Country : Ireland
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Sara Flynn was born in Cork, Ireland in 1971, and trained in the Crawford College of Art & Design, Cork City, Ireland.
Her studio is in Belfast, Northern Ireland.
Having begun her career producing small-scale functional pots, as her skill has increased she has moved entirely into making one-off Sculptural Decorative Vessels.
’Closed’ Abstract Forms are also explored through the production of limited-edition Cast Bronze objects.
Currently the main elements feeding the development of the work are Process and Finish; coupled with constant exploration and a deepening understanding of form, volume and silhouette. Sympathy with her materials is a crucial aspect feeding how she works and what she makes.
She is represented in London by Erskine, Hall & Coe, Mayfair; and has held four solo exhibitions with them, the most recent being in October 2018.
Her work is held in many major collections including The Victoria & Albert Museum London, England; The Devonshire Collection at Chatsworth House, England; The Gardiner Museum, Toronto, Canada; The Fitzwilliam Museum, Cambridge, England, U.K., The Art Institute of Chicago, U.S.A., and The National Museum of Ireland.
She was shortlisted for the inaugural edition of the Loewe Foundation Craft Prize in 2017, and was invited to serve on the Experts Panel for the prize in 2018 and 2019.
In 2018 she was on the judging panel for the RDS Craft Awards, and will do so again in 2019.
She was honoured to receive a Special Award by the The Golden Fleece Awards in 2019.
I was born in Cork, Ireland in 1971, and trained in the Crawford College of Art & Design, Cork City.
My studio is in Belfast, Northern Ireland.
Concentrating on the challenges of thrown forms which are then altered and changed at varying stages of the drying process, I produce Sculptural Decorative Vessels.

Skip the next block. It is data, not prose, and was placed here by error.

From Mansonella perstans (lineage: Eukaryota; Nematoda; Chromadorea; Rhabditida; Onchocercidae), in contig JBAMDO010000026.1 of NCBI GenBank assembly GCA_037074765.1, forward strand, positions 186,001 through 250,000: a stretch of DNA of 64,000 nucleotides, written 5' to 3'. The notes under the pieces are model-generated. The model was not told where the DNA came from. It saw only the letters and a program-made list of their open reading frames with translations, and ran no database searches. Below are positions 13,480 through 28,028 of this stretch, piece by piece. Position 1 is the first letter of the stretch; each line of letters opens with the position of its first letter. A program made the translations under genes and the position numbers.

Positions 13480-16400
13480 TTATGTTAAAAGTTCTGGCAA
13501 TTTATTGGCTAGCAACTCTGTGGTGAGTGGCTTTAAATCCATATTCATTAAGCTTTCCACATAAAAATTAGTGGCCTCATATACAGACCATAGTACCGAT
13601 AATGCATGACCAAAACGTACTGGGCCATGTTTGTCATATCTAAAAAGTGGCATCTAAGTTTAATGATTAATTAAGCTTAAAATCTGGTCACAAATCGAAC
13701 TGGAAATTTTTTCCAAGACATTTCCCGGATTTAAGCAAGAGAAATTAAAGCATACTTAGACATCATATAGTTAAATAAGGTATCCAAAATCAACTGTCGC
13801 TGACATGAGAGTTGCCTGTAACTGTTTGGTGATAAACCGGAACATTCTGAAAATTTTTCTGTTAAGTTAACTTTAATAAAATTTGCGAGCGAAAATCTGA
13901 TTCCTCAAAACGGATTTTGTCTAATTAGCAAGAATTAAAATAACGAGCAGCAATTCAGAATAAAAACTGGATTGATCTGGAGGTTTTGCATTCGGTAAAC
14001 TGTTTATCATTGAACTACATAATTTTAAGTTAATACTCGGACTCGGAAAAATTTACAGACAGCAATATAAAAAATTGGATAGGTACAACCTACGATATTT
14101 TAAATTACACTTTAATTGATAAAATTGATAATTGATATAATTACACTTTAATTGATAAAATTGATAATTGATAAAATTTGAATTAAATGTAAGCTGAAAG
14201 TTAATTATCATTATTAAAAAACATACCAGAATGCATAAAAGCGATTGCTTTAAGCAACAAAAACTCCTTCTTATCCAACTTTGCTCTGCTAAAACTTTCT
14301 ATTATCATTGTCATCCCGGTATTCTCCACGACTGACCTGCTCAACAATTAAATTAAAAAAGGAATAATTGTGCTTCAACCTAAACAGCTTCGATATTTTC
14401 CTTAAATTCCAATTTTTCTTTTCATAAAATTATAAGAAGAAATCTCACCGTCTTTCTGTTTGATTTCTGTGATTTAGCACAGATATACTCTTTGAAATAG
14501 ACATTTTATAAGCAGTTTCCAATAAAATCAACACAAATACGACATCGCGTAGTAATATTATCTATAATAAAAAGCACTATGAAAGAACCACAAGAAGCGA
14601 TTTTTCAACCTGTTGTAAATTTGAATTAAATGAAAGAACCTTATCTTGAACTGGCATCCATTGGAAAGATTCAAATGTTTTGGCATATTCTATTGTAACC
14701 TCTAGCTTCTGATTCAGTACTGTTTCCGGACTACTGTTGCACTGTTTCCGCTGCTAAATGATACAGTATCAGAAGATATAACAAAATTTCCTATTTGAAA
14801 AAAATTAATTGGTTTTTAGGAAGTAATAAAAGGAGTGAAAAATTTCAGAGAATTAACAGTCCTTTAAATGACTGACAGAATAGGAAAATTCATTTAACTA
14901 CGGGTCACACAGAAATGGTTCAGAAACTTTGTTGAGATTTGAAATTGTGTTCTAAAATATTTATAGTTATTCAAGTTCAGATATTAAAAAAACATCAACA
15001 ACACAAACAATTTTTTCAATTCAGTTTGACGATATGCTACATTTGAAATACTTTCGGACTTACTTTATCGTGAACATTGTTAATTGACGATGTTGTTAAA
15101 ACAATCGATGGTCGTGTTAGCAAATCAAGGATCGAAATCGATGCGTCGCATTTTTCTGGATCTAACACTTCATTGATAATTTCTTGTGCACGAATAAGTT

My work deals with a love of Form, Line and Volume expressed through the qualities and scope of my chosen materials.
I have an on-going relationship with porcelain, and for now it is still my clay of choice. Of great importance is the potential of new and exciting edges, contours and shapes which can be explored through an understanding of material qualities and increasing skill.
Surface quality is also critical; I research extensively to find the best glaze for the form; or vice-versa.
Having begun my career producing small-scale functional pots, as my skill has increased I have moved entirely into making one-off forms which are purely sculptural in their intent.
The main elements feeding the development of the work are Process and Finish; coupled with constant exploration and a deepening understanding of form, volume and silhouette.
An important aspect of my thinking and development of ideas involves ‘play’. Experimenting. Trying things out which often initially don't work.
This uninhibited part of my making-cycle involves risk-taking, failure and critical understanding. It is fundamental to my way of understanding and to resolving ideas.
Sympathy with my materials is a crucial aspect feeding how I work and what I make.